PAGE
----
Ranking



[rang-king] /ˈræŋ kɪŋ/

adjective
1.
senior or superior in , position, etc.:
a ranking diplomat.
2.
prominent or highly regarded:
a ranking authority on Soviet affairs.
3.
occupying a specific , position, etc. (often used in combination):
a low-ranking executive.
noun
4.
an act or instance of indicating relative standing.
5.
a list showing such standing.
[rangk] /ræŋk/
noun
1.
a number of persons forming a separate class in a social hierarchy or in any graded body.
2.
a social or official position or standing, as in the armed forces:
the rank of captain.
3.
high position or station in the social or some similar scale:
a woman of rank.
4.
a class in any scale of comparison.
5.
relative position or standing:
a writer of the first rank.
6.
a row, line, or series of things or persons:
orchestra players arranged in ranks.
7.
ranks.

8.
Usually, ranks. the general body of any party, society, or organization apart from the officers or leaders.
9.
orderly arrangement; array.
10.
a line of persons, especially soldiers, standing abreast in close-order formation (distinguished from ).
11.
British. a place or station occupied by vehicles available for hire; stand:
a taxi rank.
12.
Chess. one of the horizontal lines of squares on a chessboard.
13.
a set of organ pipes of the same kind and tonal color.
14.
Also called determinant rank. Mathematics. the order of the nonzero determinant of greatest order that can be selected from a given matrix by the elimination of rows and columns.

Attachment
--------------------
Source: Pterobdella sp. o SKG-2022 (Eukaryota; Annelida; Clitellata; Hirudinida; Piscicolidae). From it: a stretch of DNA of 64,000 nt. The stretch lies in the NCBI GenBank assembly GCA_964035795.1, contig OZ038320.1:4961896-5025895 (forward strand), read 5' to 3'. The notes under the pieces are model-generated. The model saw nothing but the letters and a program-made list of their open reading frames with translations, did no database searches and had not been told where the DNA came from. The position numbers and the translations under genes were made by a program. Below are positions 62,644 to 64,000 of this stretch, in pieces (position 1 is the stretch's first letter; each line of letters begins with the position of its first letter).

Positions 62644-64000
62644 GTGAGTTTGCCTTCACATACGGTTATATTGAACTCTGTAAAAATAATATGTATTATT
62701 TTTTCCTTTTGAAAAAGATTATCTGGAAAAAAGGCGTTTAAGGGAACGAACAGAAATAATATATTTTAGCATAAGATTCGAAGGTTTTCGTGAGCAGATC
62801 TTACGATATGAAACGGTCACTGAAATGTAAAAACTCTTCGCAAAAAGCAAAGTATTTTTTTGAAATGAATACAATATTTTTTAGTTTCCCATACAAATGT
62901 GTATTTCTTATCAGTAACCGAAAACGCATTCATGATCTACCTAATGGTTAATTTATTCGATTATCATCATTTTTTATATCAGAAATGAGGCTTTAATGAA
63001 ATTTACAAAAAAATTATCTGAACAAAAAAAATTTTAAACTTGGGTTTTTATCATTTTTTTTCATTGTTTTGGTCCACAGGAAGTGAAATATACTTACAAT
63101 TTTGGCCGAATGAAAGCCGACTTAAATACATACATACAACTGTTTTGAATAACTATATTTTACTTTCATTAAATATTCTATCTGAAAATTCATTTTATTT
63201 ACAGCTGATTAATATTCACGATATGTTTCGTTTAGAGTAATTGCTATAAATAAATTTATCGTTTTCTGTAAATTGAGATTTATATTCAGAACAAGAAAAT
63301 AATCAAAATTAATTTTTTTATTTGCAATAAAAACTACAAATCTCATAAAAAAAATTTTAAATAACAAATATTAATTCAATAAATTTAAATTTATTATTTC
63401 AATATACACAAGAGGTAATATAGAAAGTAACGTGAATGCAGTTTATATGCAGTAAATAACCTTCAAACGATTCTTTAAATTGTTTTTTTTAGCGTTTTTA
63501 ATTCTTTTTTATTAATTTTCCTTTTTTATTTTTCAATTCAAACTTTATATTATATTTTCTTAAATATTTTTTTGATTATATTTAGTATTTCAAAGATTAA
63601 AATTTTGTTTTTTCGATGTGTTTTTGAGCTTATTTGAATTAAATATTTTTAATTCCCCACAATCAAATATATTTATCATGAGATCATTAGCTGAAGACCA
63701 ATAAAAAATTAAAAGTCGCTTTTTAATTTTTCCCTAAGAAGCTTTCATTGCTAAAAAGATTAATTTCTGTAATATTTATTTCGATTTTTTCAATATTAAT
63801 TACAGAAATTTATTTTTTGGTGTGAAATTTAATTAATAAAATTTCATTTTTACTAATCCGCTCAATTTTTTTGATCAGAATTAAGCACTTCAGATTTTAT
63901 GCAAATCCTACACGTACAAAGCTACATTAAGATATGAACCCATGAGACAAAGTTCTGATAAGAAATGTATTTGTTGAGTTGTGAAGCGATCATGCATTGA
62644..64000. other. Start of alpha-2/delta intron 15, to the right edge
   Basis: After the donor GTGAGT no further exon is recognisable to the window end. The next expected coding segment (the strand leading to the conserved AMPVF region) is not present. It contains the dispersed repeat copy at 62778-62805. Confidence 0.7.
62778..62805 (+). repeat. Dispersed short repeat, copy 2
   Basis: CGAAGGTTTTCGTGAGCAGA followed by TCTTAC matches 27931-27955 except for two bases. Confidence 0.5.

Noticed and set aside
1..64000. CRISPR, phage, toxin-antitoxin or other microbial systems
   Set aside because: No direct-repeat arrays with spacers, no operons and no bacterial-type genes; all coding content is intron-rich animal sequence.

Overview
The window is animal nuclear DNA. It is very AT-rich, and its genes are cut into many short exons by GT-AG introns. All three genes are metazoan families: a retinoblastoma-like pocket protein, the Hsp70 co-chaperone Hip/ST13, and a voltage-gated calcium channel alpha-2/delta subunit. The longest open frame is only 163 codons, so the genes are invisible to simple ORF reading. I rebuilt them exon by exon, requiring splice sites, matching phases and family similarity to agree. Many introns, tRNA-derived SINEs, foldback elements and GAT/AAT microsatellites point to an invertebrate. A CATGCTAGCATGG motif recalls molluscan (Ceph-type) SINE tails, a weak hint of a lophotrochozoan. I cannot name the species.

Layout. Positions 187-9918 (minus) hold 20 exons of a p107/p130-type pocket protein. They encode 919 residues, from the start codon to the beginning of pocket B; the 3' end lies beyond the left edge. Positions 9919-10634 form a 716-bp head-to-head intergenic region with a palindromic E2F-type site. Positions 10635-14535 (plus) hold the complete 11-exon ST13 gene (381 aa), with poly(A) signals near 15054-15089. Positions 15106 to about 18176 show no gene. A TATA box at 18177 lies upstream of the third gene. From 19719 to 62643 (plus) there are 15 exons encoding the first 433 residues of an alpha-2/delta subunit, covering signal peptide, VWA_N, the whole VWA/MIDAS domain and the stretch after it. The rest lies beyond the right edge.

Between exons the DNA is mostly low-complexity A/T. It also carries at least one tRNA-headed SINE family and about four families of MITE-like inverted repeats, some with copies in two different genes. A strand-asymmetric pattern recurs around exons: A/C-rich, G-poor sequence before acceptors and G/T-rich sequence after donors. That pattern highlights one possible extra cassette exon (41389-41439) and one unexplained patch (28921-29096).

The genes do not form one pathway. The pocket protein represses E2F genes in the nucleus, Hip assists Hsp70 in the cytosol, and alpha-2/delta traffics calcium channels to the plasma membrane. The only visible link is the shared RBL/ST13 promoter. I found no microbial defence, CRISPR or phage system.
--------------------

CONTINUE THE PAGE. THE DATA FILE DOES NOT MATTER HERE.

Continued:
15.
Mining. the classification of coal according to hardness, from lignite to anthracite.
verb (used with object)
16.
to arrange in ranks or in regular formation:
The men were ranked according to height. He ranked the chess pieces on the board.
17.
to assign to a particular position, station, class, etc.:
She was ranked among the most admired citizens.
18.
to :
The colonel ranks all other officers in the squadron.
19.
Slang. to insult; criticize.
verb (used without object)
20.
to form a rank or ranks.
21.
to take up or occupy a place in a particular rank, class, etc.:
to rank well ahead of the other students.
22.
to have rank or standing.
23.
to be the senior in rank:
The colonel ranks at this camp.
24.
Slang. to complain.
Idioms
25.
break ranks,

26.
pull rank (on), to make use of one’s superior rank to gain an advantage over (someone).
Also, pull one’s rank (on)
/ˈræŋkɪŋ/
adjective
1.
(mainly US & Canadian) prominent; high ranking
2.
(Caribbean, slang) possessed of style; fashionable; exciting
noun
3.
a position on a scale; rating: a ranking in a tennis tournament
/ræŋk/
noun
1.
a position, esp an official one, within a social organization, esp the armed forces: the rank of captain
2.
high social or other standing; status
3.
a line or row of people or things
4.
the position of an item in any ordering or sequence
5.
(Brit) a place where taxis wait to be hired
6.
a line of soldiers drawn up abreast of each other Compare file1 (sense 5)
7.
any of the eight horizontal rows of squares on a chessboard
8.
(in systemic grammar) one of the units of description of which a grammar is composed. Ranks of English grammar are sentence, clause, group, word, and morpheme
9.
(music) a set of organ pipes controlled by the same stop
10.
(maths) (of a matrix) the largest number of linearly independent rows or columns; the number of rows (or columns) of the nonzero determinant of greatest order that can be extracted from the matrix
11.
(military) break ranks, to fall out of line, esp when under attack
12.
close ranks, to maintain discipline or solidarity, esp in anticipation of attack
13.
pull rank, to get one’s own way by virtue of one’s superior position or rank
verb
14.
(transitive) to arrange (people or things) in rows or lines; range
15.